Looking at the protocol description and the software in general I see that the protocol is a kind of generic thing for creating distributed systems that can share different things (while organized in a file-like structure these do not necessarily be files). The application itself is specific to file sharing. What about splitting the protocol implementation into a separate library?
There are already implementations in different languages (java, swift, I am working on a PHP implementation). The lib could be used for multiple different implementations of distributed applications while the application stays specific to file sharing.
I have no idea what @aral is creating with ind.ie and I’m afraid we do not get much details about this until Nov. 8 2014, but as it is based on this tool I assume it most likely does not use the frontend and file sharing part but only the protocol to sync between instances.
This may also be a solution to the naming thing, letting Syncthing be the app and pulse be the library?
The current implementation language (Go) is awesome for many things, but unfortunately very ill suited for creating a loadable library. I think a C or Java implementation would be a better base to build on. (No idea about Swift really but I suspect it may have similar issues to Go, seeing as it has garbage collection and thus a runtime of its own.)
Well, my main point was not that it should be a loadable library, even splitting out the Go implementation as a separate package would allow using it in other Go projects. The main idea here is to have a reference implementation of the protocol in a separate package that defines the scope of this package regarding included features and the protocol specs.
This would allow porting it to many different languages so that many programmers can build distributed systems on it. As a separate library it can get broader usage not limited to file sharing.
This is a really interesting topic. I think this idea should be reconsidered in the near future.
The SyncthingFUSE app uses many packages of the main syncthing repo and works like a standalone application, with its own data and configuration, that basically uses the syncthing protocol to talk to other people running syncthing.
It’s a use case for the idea of more explicitly separating code for the app and code for the app internals, if writing this kind of program is something we would like to encourage.
This post came up while I was searching for a way to use Syncthing from Java or other tools.
I wanted to ask what is the status of this.
Is it possible to do that?
How easy would it be for a developer not familiar with go - but familiar with other languages and building packages in general?
It seems that there is some work to publish go package as a library:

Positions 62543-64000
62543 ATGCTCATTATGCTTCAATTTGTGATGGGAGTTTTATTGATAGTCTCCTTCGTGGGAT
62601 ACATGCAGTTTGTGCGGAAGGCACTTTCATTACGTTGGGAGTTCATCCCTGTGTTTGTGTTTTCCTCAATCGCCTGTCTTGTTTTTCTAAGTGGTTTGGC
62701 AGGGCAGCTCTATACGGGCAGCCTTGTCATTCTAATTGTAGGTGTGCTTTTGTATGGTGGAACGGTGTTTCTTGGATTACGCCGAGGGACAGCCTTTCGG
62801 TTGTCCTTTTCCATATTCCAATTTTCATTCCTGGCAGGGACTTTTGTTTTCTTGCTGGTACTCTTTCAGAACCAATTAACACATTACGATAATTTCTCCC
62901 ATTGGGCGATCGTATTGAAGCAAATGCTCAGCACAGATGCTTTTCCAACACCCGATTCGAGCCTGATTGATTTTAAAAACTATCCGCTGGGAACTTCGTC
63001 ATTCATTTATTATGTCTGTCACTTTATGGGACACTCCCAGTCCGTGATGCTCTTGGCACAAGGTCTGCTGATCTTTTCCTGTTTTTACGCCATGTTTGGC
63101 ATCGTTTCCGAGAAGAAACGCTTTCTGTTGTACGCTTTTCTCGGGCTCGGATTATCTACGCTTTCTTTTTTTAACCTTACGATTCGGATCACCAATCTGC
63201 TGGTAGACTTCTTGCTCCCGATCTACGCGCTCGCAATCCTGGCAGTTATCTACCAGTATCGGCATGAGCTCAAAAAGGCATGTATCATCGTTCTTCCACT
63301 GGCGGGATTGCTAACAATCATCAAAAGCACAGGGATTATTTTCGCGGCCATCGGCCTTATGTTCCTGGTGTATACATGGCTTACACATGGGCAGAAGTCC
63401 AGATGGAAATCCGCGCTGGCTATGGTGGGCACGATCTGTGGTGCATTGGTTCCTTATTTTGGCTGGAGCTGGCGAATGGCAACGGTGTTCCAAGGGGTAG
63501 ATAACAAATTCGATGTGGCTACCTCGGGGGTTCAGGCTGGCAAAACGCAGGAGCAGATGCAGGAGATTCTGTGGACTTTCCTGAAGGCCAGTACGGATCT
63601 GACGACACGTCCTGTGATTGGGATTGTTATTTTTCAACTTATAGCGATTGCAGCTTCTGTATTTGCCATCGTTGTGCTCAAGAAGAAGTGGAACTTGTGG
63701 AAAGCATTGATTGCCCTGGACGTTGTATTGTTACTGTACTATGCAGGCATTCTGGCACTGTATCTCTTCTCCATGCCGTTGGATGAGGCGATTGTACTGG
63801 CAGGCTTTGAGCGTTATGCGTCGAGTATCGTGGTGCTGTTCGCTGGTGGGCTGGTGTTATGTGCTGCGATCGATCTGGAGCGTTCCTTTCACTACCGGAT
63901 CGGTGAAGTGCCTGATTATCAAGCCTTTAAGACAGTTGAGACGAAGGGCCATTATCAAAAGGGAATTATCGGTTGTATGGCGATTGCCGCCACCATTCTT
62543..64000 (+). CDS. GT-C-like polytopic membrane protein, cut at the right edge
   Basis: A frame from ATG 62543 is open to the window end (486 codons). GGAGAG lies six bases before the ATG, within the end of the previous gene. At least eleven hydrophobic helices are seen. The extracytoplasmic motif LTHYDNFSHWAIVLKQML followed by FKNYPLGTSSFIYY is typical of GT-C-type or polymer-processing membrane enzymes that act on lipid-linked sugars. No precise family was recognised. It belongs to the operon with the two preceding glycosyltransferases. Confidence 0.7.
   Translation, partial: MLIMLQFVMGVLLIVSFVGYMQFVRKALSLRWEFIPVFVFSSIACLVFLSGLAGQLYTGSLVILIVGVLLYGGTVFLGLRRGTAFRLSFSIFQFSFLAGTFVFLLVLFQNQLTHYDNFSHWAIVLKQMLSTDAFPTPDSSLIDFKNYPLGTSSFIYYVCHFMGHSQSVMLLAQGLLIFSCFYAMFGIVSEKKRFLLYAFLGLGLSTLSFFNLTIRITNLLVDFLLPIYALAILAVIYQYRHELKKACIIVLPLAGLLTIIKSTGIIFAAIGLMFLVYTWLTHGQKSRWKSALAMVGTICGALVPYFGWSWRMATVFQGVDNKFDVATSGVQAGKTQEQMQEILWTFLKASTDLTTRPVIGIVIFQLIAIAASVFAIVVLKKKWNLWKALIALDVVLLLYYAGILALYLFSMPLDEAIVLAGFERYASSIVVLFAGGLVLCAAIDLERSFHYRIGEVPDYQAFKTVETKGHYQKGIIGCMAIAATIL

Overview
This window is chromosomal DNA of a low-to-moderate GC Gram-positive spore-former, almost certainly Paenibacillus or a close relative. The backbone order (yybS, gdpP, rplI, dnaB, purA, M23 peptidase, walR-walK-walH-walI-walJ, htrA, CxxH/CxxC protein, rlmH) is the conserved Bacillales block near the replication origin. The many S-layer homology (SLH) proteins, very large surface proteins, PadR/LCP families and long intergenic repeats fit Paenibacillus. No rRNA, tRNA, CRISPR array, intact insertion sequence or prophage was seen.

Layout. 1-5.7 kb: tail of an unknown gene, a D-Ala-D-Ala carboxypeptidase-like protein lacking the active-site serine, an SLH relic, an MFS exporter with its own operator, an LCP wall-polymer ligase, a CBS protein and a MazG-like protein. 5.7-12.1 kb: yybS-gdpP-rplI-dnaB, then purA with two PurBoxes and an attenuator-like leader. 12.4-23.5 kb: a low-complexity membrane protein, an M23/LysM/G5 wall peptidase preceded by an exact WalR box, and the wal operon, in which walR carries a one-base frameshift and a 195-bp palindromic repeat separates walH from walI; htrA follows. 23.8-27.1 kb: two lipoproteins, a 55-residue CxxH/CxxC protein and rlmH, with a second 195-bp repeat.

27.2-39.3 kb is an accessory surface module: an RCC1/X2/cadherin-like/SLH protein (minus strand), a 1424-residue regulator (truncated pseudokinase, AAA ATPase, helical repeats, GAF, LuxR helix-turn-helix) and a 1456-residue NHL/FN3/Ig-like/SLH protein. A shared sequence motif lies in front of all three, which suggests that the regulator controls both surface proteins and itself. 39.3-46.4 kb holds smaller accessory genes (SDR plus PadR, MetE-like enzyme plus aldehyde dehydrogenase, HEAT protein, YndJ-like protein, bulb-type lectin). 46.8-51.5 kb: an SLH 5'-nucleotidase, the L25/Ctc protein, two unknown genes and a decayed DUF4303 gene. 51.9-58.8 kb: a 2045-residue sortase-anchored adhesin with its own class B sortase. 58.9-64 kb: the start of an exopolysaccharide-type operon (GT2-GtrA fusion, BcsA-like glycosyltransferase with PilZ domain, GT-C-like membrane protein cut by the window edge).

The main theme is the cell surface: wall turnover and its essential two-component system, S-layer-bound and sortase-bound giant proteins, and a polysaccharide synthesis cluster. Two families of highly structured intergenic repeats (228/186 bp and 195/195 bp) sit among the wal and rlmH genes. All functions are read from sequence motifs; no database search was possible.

I could open an issue for this to be tracked.
I think it is useful to be able to call the reference implementation from other languages for many reasons, one of them being improved compatibility between implementations as this would allow better testing IMO.
Yes, Syncthing Tray allows building Syncthing itself as a library. It provides a simple C++ interface but this is limited to starting the Syncthing service, invoking CLI commands and a few other functions. The logging is not a problem; you can register a logging callback, e.g. Syncthing Tray uses this to show stdout/stderr in the UI.
I suppose that’s still not really what @ieugen had in mind, though. You cannot use my approach for building Syncthing to produce a reusabe Go package. I have actually tried this once. The idea was to build Syncthing as a reuable Go package and then have the C-bindings as a separate Go package depending on it. However, this approach failed because I was unable to fiddle the asset generation into Go’s build process. So this part is currently handled at CMake-level (but using CMake doesn’t seem to be a possibility for a Go package).
Another problem (not for Syncthing Tray but for further use cases) is likely the absence of a stable and easy to use interface for more detailed use cases than just starting the whole service (which you can also have by just starting it as separate process). For instance, one might want a function to just fetch/push a certain file from/to a certain device. Or one might even want the full service but control it directly via functions (instead of having to use HTTP requests).
A general remark: Creating bindings from one high-level language (like Go) to another high-level language (like Java) is always challenging. So likely one would end up writing C-bindings and then wrapping those bindings to use them in other languages. Even using the headers generated by cgo directly from C might not be desirable as they still contain language-specific things like GoInt64. (Note that cgo command - cmd/cgo - Go Packages actually mentions some Java-specifics, though.)